One of the things artificial intelligence algorithms had always found almost impossible to compute about people is their habit to continually stating and repeating the very obvious as if it were deeply profound and simultaneously, denying or ignoring obvious facts and truths -aka the elephant in the room-, lying to themselves, and even believing their own lies, Apocalypse, Anawim, #justtothepoint.
Recall. Let R be a commutative ring with unity and D an integral domain. An integral domain is a commutative ring with a multiplicative identity (1 ≠ 0) with no zero-divisors, that is, ab = 0 ⇒ a = 0 or b = 0.
A unique factorization domain is a ring in which a statement similar to the fundamental theorem of arithmetic holds. Specifically, a UFD is an integral domain in which every non-zero non-unit element can be written as a product of prime or irreducible elements uniquely up to order and multiplication by units.
Definition. We say an integral domain D is a unique factorization domain, UFD for short, if:
The uniqueness part of the definition is hard to verify, which is why the following equivalent definition is pretty handy. A unique factorization domain is an integral domain R in which every non-zero element can be written as a product of a unit and prime elements of R.
Theorem. Let R be a UFD and a ∈ R, a is an irreducible element iff a is a prime element.
Proof.
⇐) Suppose a ∈ R, a is a prime element. A unique factorization domain is an integral domain R where every non-zero element that is not a unit can be factorized uniquely as a product of irreducible elements. In particular, UFD ⇒ Integral domain ⇒ [In an integral domain, every prime element is irreducible.] a is irreducible.
⇒) Suppose a ∈ R, a is irreducible, and a | bc. Claim: either a | b or a | c.
There are three options:
Assume that d is not a unit ⇒[R is a UFD] b = b_{1}b_{2}···b_{m}, c = c_{1}c_{2}···c_{n}, and d = d_{1}d_{2}···d_{p} where b_{i}, c_{j}, and d_{k} are all irreducibles ⇒ [bc = ad] b_{1}b_{2}···b_{m}c_{1}c_{2}···c_{n} = ad_{1}d_{2}···d_{p} ⇒[By the uniqueness of this factorization in R, R is a UFD] either a is associate with b_{i} for some i or a is associate with c_{j} for some j ⇒ a | b or a | c respectively ∎ If d is a unit, the argument is pretty similar.
a is associate with b_{i} for some i ⇒ ∃u unit, a = ub_{i} ⇒ b_{i} = u^{-1}a ⇒ a | b_{i} ⇒ a | b
ℤ is a UFD by the Fundamental Theorem of Arithmetic, e.g., 30 = 2·3·5 = 2·(-3)·(-5), but -3 = (-1)·3, -5 = (-1)·5 and -1 is a unit.
ℤ[i] = {a + bi| a, b ∈ ℤ} is a UFD.
ℤ[$i\sqrt{3}$] = {$a + bi\sqrt{3}$| a, b ∈ ℤ} is not a UFD. 4 = 2·2 = $(1 + i\sqrt{3})(1 - i\sqrt{3})$
To be a UFD, 2 = $(1 + i\sqrt{3})u$, where u is a unit, u = $a + bi\sqrt{3}$ ∈ ℤ[$i\sqrt{3}$] ⊆ ℂ ⇒ u^{-1} = $\frac{a - bi\sqrt{3}}{a^2+3b^2}$ ∈ ℤ[$i\sqrt{3}$] ⇒ $\frac{a}{a^2+3b^2}$ ∈ ℤ ⇒ b = 0 ⇒ a/a^{2}∈ ℤ ⇒ 1/a ∈ ℤ ⇒ a = ± 1 ⇒ u = ± 1 ⇒ 2 = ±$(1 + i\sqrt{3})$ ⊥
Notice that in ℂ, z^{-1} = $\frac{\overline z}{|z|}$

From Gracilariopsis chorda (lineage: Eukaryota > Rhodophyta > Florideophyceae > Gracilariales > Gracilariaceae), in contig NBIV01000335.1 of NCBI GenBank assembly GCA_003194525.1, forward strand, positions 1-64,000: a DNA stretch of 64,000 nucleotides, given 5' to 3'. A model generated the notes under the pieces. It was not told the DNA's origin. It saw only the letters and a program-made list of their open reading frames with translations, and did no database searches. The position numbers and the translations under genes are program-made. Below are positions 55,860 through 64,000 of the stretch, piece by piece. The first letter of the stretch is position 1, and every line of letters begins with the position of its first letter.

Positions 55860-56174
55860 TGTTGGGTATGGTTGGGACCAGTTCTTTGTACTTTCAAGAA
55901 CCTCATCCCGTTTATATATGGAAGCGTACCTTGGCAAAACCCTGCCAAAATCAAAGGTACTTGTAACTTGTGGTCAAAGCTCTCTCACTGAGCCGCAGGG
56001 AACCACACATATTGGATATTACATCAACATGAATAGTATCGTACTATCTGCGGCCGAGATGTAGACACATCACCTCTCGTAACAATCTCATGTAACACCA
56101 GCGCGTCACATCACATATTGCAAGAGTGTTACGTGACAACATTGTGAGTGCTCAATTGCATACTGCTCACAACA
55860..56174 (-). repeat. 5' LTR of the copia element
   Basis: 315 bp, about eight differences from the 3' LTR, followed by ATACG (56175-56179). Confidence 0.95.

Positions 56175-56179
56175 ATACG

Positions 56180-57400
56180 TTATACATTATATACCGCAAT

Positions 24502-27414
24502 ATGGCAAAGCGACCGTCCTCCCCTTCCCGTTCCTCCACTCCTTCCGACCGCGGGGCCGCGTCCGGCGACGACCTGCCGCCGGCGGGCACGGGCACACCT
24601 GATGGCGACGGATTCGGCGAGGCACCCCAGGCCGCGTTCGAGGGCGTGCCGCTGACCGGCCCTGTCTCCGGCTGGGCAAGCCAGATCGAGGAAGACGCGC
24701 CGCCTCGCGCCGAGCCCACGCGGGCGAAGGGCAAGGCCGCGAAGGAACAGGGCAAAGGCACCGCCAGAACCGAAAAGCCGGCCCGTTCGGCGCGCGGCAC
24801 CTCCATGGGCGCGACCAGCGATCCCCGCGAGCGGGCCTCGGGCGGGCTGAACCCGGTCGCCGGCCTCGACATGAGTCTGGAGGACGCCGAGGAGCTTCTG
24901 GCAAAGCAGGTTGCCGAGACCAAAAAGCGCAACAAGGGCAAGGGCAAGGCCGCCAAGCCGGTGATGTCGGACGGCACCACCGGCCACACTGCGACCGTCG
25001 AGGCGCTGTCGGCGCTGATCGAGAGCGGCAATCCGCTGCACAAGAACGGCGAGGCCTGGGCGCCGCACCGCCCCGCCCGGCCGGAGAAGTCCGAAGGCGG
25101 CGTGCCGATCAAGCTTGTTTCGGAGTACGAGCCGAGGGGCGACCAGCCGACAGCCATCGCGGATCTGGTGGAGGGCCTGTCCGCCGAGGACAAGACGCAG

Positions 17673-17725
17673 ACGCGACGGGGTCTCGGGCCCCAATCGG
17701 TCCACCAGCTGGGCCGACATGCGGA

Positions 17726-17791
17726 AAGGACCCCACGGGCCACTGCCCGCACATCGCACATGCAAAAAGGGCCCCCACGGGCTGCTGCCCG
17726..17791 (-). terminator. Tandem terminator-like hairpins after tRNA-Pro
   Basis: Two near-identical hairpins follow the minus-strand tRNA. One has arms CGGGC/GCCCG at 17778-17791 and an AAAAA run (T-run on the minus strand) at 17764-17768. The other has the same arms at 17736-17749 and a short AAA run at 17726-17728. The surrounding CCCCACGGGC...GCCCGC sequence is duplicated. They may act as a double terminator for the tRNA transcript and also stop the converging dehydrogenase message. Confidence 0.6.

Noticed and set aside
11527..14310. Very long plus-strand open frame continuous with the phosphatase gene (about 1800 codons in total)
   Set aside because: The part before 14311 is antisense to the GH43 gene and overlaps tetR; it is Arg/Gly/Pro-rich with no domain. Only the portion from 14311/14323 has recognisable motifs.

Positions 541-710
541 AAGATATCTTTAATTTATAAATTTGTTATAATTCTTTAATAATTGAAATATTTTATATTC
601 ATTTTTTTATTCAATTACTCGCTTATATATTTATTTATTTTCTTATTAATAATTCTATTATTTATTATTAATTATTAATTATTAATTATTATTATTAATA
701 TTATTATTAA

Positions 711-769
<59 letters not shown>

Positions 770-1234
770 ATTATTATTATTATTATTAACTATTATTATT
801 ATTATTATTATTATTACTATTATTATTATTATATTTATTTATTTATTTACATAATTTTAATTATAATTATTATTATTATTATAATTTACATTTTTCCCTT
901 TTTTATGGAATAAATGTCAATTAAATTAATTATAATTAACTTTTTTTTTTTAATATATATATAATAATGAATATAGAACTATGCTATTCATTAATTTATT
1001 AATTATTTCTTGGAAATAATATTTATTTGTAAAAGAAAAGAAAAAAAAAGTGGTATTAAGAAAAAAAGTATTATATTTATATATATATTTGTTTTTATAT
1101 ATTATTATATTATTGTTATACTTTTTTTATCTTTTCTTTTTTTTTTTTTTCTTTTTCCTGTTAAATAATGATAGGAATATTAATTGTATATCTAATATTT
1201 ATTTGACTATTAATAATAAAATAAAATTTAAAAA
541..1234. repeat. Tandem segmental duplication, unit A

ℤ[$\sqrt{5}$] ≤ ℝ is not a UFD. 4 = 2·2 = $(3 + \sqrt{5})(3- \sqrt{5})$. To be a UFD, $2 = (3 + \sqrt{5})u$ and u ∈ ℤ[$\sqrt{5}$] is a unit. say u = $(a + b\sqrt{5})$. $2 = (3 + \sqrt{5})u = (3 + \sqrt{5})(a + b\sqrt{5}) = (3a +5b)+(a +3b)\sqrt{5}$
It helps to consider that all these terms live in ℚ[$\sqrt{5}$], a 2-dimensional vector space with standard basis {1, $\sqrt{5}$}, where 2 = $(3a +5b)+(a +3b)\sqrt{5}$ ⇒ 3a + 5b = 2, a + 3b = 0 ⇒ a = -3b, 3(-3b) +5b = 2, -9b +5b = 2, -4b = 2, b = -2/4 = -1/2 ∈ ℤ ⊥ u = $(a + b\sqrt{5})$ ∉ ℤ[$\sqrt{5}$]⊥
Lemma. Let D be a principal integral domain or PID for short (an integral domain for which where every ideal is principal, i.e., can be generated by a single element), a,b ∈ D, then:
Proof.
Let x ∈ ⟨b⟩, x ∈ ⟨a⟩?
x ∈ ⟨b⟩ ⇒ ∃y ∈ D: x = by ⇒ [b = ar] x = (ar)y =[Associativity] a(ry) ∈ ⟨a⟩∎
⟨b⟩ ⊆ ⟨a⟩ ⇒ b ∈ ⟨a⟩ ⇒ ∃r ∈ D: b = ar ⇒ a | b
Besides a = bu ⇒ [u is a unit] au^{-1} = b ⇒ a | b ⇒ [1. a|b ↭ ⟨b⟩ ⊆ ⟨a⟩] ⟨b⟩ ⊆ ⟨a⟩ ⇒ [But previously, we have proved that ⟨a⟩ ⊆ ⟨b⟩] ⟨a⟩ = ⟨b⟩∎
⟨a⟩ ⊆ D is trivial. Let’s consider x ∈ D, x ∈ ⟨a⟩?
x ∈ D ⇒ x = x·1 = x·(a^{-1}a) = [Associativity, x ∈D, a^{-1}∈D ⇒ xa^{-1}∈D] (x·a^{-1})·a ∈ ⟨a⟩ = {ra | r ∈ D}. Therefore, D ⊆ ⟨a⟩ ⇒ D = ⟨a⟩
D = ⟨a⟩. 1 ∈ D = ⟨a⟩ ⇒ ∃b ∈ D: 1 = ab ⇒ a is a unit∎
Theorem. Let D be a principal ideal domain or PID for short and consider the ideal ⟨p⟩ generated by p in D, ⟨p⟩ ≠ {0}, then ⟨p⟩ is a maximal ideal ↭ p is irreducible, that is, if p can be factored into two elements p = ab, one of them (a or b) needs to be a unit.
Proof:
(⇒) Suppose ⟨p⟩ is a maximal ideal and p = ab, we claim that a or b needs to be a unit. p = ab ⇒ a | p ⇒ [a|b ↭ ⟨b⟩ ⊆ ⟨a⟩] ⟨p⟩ ⊆ ⟨a⟩ ⊆ D ⇒ [⟨p⟩ is a maximal ideal] ⟨p⟩ = ⟨a⟩ or ⟨a⟩ = D
(⇐) Suppose p is irreducible. Claim: ⟨p⟩ is a maximal ideal.
Let consider an ideal I (it is generated by an element a ∈ D because D is a PID) such that ⟨p⟩ ⊆ ⟨a⟩ ⊆ D ⇒ [1. a|b ↭ ⟨b⟩ ⊆ ⟨a⟩.] a | p ⇒ ∃b ∈ D: p = ab ⇒ [By assumption, p is irreducible] a or b is a unit
Corollary. Let D be a principal ideal domain or PID for short. If p ∈ D is irreducible, then it is prime.
Proof.
Suppose p is irreducible ⇒[Theorem. Let D be a principal ideal domain or PID, ⟨p⟩ ≠ {0}, then ⟨p⟩ is a maximal ideal ↭ p is irreducible,] ⟨p⟩ is a maximal ideal and let’s suppose that p|ab and we claim that p|a or p|b.
p|ab ⇒ ∃r ∈ D: ab = pr ⇒ ab ∈ ⟨p⟩ ⇒ [Theorem. Let R be a UFD and a ∈ R, a is an irreducible element iff a is a prime element. ⟨p⟩ is maximal ⇒ p is irreducible ⇒ p is prime. Recall: A is a maximal ideal ⇒ R/A is a field ⇒ R/A is an integral domain ⇒ A is prime] a ∈ ⟨p⟩ or b ∈⟨p⟩ ⇒ p|a or p|b∎